Local Experiences

The Old Spanish Trail

2/6/2018 | Chris Dearman

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Stretching from San Diego, California to St. Augustine, Florida, the Old Spanish Trail once spanned the United States with almost 2,750 miles of roadway, crossing eight states along the southern border from ocean to ocean. Sticking close to the coastline along its 96 mile trip across Mississippi, much of the original Old Span- ish Trail has been lost or altered, but one can still take a scenic drive on its successor US 90 to get a sense of what once was.

The Old Spanish Trail was conceived in 1915 at a meeting of "good road” enthusiasts held at the Battle House Hotel in Mobile, Alabama. With the growing age of automobiles, the Coast was in desperate need of roads. Vehicle travel at the time was primarily accomplished by railroad connections and water routes, as coastal roads were poorly built and sporadic. These enthusiasts formulated a plan to build a highway from New Orleans to Mobile, connecting all the Mississippi Coast towns between the two.

Calling themselves the "Old Spanish Trail Highway Association,” their vision grew to a transcontinental highway spanning the United States and becoming the shortest route between the Pa-cific and Atlantic oceans. The project took nearly fifteen years toconstruct, and was billed as the most expensive and most highly engineered highway due to much of it was forged over formerly impassable swamplands in the Southeast.

The association’s "Spanish Trail” name was more of a promotional tool than reality. While the Spanish did fly their flag overthe Coast for a short time in the 1700s, there was no trail along the Mississippi Gulf Coast. The Spanish conquer- ors sailed. That didn’t stop the good road enthusiasts from using the clever name for promotional purposes.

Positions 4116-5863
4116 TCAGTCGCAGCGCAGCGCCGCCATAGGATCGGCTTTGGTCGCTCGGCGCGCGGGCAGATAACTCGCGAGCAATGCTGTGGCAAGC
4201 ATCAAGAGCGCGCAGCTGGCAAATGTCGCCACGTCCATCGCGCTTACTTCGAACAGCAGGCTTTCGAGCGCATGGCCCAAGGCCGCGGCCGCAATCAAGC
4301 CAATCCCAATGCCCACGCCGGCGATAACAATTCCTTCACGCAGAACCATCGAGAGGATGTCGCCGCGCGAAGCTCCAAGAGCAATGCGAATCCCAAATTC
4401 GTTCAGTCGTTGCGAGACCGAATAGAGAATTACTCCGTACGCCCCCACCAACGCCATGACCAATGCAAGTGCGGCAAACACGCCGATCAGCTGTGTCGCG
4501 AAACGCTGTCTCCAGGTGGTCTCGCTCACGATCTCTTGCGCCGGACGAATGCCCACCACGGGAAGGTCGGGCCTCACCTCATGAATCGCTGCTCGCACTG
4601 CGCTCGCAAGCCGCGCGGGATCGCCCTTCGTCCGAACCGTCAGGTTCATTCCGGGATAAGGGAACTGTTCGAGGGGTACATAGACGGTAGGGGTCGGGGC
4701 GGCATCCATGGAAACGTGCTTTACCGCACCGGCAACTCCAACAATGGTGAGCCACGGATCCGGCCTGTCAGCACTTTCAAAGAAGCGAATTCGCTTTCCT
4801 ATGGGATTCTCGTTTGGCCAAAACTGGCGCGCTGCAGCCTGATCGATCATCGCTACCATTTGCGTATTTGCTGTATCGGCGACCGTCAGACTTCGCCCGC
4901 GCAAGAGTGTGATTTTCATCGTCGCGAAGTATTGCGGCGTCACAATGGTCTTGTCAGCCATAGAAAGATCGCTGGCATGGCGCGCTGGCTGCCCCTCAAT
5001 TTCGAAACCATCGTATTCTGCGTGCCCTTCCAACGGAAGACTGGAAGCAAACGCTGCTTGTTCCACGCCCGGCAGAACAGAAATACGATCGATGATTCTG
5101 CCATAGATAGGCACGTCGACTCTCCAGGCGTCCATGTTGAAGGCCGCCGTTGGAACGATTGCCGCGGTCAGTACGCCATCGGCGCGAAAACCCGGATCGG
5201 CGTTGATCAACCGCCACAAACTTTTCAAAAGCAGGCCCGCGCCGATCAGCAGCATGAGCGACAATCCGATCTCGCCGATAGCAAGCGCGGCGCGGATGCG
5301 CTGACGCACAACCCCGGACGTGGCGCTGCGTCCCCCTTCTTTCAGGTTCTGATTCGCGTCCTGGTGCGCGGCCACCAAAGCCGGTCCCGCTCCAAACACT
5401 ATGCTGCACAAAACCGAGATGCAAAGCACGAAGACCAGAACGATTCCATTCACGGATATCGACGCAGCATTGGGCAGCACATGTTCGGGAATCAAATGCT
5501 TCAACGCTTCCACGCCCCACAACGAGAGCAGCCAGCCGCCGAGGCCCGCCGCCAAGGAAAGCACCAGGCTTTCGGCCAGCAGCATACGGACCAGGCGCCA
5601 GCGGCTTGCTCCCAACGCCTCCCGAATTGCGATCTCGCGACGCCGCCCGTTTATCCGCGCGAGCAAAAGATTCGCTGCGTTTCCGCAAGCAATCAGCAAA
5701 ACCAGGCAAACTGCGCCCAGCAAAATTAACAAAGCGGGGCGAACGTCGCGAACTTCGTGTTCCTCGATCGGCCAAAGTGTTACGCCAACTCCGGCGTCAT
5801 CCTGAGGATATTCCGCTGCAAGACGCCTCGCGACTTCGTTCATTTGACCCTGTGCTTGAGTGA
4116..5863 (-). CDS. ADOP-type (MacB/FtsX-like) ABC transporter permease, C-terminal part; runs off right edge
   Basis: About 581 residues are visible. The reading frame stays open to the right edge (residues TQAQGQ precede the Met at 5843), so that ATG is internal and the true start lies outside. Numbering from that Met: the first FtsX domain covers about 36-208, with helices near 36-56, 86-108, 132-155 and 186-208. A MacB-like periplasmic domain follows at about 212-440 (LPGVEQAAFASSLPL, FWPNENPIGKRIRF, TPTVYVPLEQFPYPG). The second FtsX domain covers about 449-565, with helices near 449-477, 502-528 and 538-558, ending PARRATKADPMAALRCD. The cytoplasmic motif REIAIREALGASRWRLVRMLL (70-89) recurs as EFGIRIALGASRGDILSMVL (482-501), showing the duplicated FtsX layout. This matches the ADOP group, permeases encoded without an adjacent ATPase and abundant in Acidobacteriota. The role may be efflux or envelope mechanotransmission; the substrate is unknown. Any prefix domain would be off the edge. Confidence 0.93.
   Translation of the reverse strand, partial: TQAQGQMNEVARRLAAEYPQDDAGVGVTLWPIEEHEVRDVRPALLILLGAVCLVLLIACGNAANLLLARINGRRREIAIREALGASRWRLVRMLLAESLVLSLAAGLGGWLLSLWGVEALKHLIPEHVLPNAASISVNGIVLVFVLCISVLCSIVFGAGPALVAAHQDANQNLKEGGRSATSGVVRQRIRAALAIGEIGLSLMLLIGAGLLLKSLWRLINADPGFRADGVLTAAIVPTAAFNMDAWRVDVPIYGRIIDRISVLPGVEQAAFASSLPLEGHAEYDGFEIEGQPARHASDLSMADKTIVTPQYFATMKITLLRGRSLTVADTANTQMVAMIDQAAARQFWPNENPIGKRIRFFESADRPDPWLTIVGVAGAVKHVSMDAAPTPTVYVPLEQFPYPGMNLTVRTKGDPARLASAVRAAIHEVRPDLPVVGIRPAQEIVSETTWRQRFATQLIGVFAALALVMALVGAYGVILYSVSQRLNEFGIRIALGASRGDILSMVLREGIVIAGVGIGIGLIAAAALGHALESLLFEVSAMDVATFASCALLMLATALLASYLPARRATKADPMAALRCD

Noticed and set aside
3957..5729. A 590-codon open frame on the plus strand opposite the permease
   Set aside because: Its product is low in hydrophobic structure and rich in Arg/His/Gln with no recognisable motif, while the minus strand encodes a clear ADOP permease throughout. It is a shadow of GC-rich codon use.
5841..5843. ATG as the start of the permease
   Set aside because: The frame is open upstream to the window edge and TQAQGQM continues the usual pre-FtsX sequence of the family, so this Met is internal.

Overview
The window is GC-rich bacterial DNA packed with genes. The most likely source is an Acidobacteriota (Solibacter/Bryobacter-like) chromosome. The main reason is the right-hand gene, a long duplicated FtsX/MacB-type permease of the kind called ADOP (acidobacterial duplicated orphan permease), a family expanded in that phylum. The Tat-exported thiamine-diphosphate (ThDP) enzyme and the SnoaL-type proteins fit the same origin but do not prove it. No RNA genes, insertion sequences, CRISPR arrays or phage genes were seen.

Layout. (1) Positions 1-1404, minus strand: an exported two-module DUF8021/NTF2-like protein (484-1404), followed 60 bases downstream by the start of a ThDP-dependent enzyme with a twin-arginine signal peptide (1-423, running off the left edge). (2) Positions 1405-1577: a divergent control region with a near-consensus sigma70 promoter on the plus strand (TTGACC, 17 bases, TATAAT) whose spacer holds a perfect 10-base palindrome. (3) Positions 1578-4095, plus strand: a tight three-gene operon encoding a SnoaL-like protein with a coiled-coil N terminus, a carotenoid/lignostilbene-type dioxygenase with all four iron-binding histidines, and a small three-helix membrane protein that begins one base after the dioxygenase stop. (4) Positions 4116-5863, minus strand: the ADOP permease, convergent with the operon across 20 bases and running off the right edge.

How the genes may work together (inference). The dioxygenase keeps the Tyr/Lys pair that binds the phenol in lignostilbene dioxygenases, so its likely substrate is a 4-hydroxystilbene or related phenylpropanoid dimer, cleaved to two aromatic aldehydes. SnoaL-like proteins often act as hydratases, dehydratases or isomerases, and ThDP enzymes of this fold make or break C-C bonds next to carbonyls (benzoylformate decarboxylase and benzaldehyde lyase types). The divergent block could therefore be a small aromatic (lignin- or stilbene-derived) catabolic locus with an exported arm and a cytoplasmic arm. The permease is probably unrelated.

"The Old Spanish Trail officially opened in 1929 withcross-country celebration motorcades,” said local histo- rian Dan Ellis. "Many of the travelers were enticed by the chance to view the Gulf Coast scenery.”

Thankfully, much of the trail still does exist in some form. There is a current effort by the www.oldspanishtrailcentennial.com to "revitalize and preserve the road- way, businesses, and historic sites of the original” Old Spanish Trail, and has plans for a Centennial Celebration to begin in 2019. The decade long celebration will endwith a 2029 motorcade grand finale from St. Augustineto San Diego. Locally, there is a group of enthusiasts thatare placing flags and historic markers to commemoratethe trail along the Coast. For more information please visit: www.oldspanishtrailgulfcoast.com 

Chris Dearman